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I have a very large wordlist. How can I use Unix to find instances of multiple words fitting specific character-sharing criteria? For example, I want Words 1 and 2 to have the same fourth and seventh characters, Words 2 and 3 to have the same fourth and ninth characters, and Words 3 and 4 to have the same second, fourth, and ninth characters.

Example:

aaadiigjlf
abcdefghij
aswdofflle
bbbbbbbbbb
bisofmlwpa
fsbdfopkld
gikfkwpspa
hogkellgis

might return

abcdefghij
aaadiigjlf
fsbdfopkld
aswdofflle

For clarification, I need the code to return any words that share the same characters in given positions; I don't have specific characters (like "d" and "g" as given in the example) in mind. Also, I'd like it to be able to return words that don't fit ALL of the criteria; e.g. in the example given, Words 1 and 4 share a fourth character, but not necessarily the second, seventh, and ninth. With the program I'm running in its finished form, I'm expecting it to return a very small list of words (probably only ten) based on nine strict character-sharing criteria.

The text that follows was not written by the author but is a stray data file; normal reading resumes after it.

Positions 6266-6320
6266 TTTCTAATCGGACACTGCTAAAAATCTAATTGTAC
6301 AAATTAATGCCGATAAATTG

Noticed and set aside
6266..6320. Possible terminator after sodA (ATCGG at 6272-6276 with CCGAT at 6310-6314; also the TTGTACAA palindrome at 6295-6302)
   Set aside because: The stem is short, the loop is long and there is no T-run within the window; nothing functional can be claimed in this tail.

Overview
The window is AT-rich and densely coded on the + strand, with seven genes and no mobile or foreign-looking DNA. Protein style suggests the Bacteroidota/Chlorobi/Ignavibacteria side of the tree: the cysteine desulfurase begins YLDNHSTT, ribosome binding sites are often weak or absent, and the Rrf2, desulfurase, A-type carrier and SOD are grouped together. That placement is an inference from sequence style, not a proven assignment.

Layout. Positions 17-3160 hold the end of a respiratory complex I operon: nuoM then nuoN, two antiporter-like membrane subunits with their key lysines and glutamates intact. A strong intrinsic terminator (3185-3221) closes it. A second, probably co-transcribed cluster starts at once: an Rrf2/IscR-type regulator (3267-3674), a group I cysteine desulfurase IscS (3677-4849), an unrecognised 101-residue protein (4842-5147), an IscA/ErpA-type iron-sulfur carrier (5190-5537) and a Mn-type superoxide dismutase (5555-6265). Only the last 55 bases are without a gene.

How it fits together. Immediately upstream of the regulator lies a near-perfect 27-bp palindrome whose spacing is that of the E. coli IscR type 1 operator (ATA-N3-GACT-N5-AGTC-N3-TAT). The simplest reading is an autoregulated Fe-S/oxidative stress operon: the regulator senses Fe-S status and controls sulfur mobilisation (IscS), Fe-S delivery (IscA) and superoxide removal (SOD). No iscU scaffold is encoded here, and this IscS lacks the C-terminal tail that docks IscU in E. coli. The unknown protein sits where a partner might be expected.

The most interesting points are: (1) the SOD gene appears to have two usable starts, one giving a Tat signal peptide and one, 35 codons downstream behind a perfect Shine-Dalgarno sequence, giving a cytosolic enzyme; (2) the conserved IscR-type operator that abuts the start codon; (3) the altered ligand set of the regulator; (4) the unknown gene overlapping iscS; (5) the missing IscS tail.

EDIT: All right, cards on the table. Here's the problem exactly how I was given it.

I am given a wordlist and told that there are ten ten-letter words in the list that can fit into a grid like so:

-112--3---
---2--3-4-
-5-2----4-
-5-2--6-4-
75-2--6---
75---8----
7----8----
79---8----
-9--0-----
-9--0---xx

Every word reads across. Every space with the same digit (and x) occupying it (all the 1s, all the 2s, etc.) is the same letter (different digits could potentially be the same letter, though not necessarily).

UPDATE: I'm still running Ralph's code. It might have been done by now, but after my external hard drive failed, I had to restart the process. It's been almost 48 hours, but it's still puttering along.

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  • Did you end up getting it working J.T.? Do you have any further questions?
    – Crypteya
    Feb 1, 2019 at 0:04